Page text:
Make a clean scaffold

I use Ajax more and more and I don't see how a normal Scaffold for Rails
2+ is useful for that – with the 'respond_to do |format|'. Or am I
missing something?

So how do I make a clean scaffold so I get:

  def index
    @documents = Document.find(:all)
  end

  def show
    @document = Document.find(params[:id])
  end

  def new
    @document = Document.new
  end

  def edit
    @document = Document.find(params[:id])
  end

  def create
    @document = Document.new(params[:document])
  end

  def update
    @document = Document.find(params[:id])
  end

  def destroy
    @document = Document.find(params[:id])
    @document.destroy
  end

To clean it up even more you could do:

before_filter :find_document, :except => [:index, :new, :create]

And then at the bottom before the end of the class:

private

def find_document
@document = Document.find(params[:id])
end

Bonus points for rescuing the ActiveRecord::RecordNotFound when somebody passes in an ID that doesn’t exist.

Ryan Bigg wrote:

To clean it up even more you could do:

before_filter :find_document, :except => [:index, :new, :create]

And then at the bottom before the end of the class:

private

def find_document
  @document = Document.find(params[:id])
end

Bonus points for rescuing the ActiveRecord::RecordNotFound when somebody
passes in an ID that doesn't exist.

Great :slight_smile:

But what about a scaffold that doesn't add all that extra? Is there a
way to do that?

Write your own?

Bobnation wrote:

Write your own?

On Jun 13, 2:15�am, P�l Bergstr�m <rails-mailing-l...@andreas-s.net>

Not sure my knowledge in Rails is up to that yet, but I'm getting there
:slight_smile:

Maybe a good route would be to just generate the scaffold using script/
generate scaffold ScaffoldNameHere index show etc. which will give you
an outline to toy around with.

I guess the best advice I can probably hand out is go ahead and
destroy things! :slight_smile:

Bobnation wrote:

Maybe a good route would be to just generate the scaffold using script/
generate scaffold ScaffoldNameHere index show etc. which will give you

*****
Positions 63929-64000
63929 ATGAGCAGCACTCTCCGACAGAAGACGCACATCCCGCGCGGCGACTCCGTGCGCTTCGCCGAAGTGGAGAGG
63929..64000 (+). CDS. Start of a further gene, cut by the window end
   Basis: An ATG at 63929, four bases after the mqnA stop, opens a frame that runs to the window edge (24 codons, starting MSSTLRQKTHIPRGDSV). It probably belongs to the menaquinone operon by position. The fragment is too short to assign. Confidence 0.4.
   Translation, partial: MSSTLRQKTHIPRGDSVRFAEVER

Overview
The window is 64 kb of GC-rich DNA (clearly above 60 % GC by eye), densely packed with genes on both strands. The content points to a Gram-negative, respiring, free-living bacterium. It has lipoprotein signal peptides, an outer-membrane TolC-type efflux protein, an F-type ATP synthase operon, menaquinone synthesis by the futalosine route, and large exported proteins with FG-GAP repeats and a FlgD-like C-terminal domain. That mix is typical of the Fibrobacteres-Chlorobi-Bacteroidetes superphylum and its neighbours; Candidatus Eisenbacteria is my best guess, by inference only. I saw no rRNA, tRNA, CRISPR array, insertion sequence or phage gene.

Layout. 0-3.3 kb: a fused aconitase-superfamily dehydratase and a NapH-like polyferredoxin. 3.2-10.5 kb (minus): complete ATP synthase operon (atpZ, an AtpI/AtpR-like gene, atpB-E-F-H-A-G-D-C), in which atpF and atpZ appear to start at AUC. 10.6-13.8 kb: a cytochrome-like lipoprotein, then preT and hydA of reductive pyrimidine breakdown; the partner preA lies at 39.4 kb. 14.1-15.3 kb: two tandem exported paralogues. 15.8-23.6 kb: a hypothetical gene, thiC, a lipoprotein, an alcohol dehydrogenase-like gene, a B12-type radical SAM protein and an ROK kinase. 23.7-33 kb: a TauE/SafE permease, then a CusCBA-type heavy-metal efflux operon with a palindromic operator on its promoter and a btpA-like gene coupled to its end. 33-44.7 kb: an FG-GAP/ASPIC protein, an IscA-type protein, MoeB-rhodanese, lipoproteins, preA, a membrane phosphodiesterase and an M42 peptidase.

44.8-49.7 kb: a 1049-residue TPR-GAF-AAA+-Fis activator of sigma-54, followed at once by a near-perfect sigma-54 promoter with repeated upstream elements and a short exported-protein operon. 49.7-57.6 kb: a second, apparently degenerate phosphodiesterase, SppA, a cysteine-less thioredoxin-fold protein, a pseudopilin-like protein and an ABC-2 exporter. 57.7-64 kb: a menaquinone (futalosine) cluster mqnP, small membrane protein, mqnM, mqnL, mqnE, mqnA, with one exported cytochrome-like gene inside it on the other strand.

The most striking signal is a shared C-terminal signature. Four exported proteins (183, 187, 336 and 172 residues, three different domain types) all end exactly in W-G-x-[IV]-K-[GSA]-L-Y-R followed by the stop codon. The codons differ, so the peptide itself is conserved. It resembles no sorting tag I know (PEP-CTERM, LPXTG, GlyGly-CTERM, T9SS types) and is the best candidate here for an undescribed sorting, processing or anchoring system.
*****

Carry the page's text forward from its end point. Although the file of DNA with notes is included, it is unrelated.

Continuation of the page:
an outline to toy around with.

I guess the best advice I can probably hand out is go ahead and
destroy things! :slight_smile:

On Jun 13, 7:36 am, Pål Bergström <rails-mailing-l...@andreas-s.net>

That's a good idea. I'll try it. Thanks.

you’re missing quite a bit of action here in your desire to DRY everything up, like saving the object in your create method and updating it in your update one. you’d be much better served just learning and using the Rails defaults for a while before adapting and “cleaning” them up. you’ll probably even find out that they’re pretty fine the way they are.

RSL

RSL ___ wrote:

you're missing quite a bit of action here in your desire to DRY
everything
up, like saving the object in your create method and updating it in your
update one. you'd be much better served just learning and using the
Rails
defaults for a while before adapting and "cleaning" them up. you'll
probably
even find out that they're pretty fine the way they are.

RSL

On Fri, Jun 13, 2008 at 3:01 AM, Pål Bergström <

But from what I can understand it's seldom that you will have any use of
the normal 2.0+ scaffold when doing things the AJAX-way, or?

There’s nothing wrong with writing yr own scaffolding. Not at all. But from your own code I surmise that you don’t really understand all the things going on by default in Rails. That sounds rude but I’m honestly looking out for yr experience as a Rails dev. I too heard the siren call of “i can make this DRY” and “i can write this better than Rails” but i found that until I really groked the Rails way I often ended up making more work for myself trying to be clever. I really do suggest to all newcomers that they resist the urge to rethink and correct what they feel is wrong with Rails and instead dine from the rich buffett DHH and crew have setup for us already. There’s nothing wrong with customization and adding on and even DRY [though i wish that term were stricken from tutorials and guides to new users sometimes] but it’s always best to know how Rails does things first before second guessing it. Case in point:

def create
@document = Document.new(params[:document]

)

end

that method doesn’t actually save your document to the db. now look at the rails scaffolding for create and you can see that those lines you viewed as bloat and undry are all actually needed. there’s lines to initialize the object and lines to save it and error handling as well. the scaffold is anything but bloated. you’ll definitely be adding on to it later but you should resist the urge to DRY up Rails default code.

RSL

RSL ___ wrote:

There's nothing wrong with writing yr own scaffolding. Not at all. But
from
your own code I surmise that you don't really understand all the things
going on by default in Rails. That sounds rude but I'm honestly looking
out
for yr experience as a Rails dev.

That's a good observation and completely true. That's why I asked here.

Why use

respond_to do |format|
      format.html # new.html.erb
      format.xml
end

for situations where I use AJAX and have to add render :update do |page|
to each action anyway? This is what I've been trying to understand. I'm
just trying to learn the best way.

just remember the scaffolding isn’t meant as an end point but a beginning. you can just added format.js to the respond to block and delete the format.xml line if you need. if you feel the need to make a new scaffold, you can easily base it off the rails scaffold simply changing a few lines here and there.

btw if you add the format.js then your ajax requests will look for action_name.js.rjs where you can use your rjs. i prefer that personally to using inline rjs but either way will work.

RSL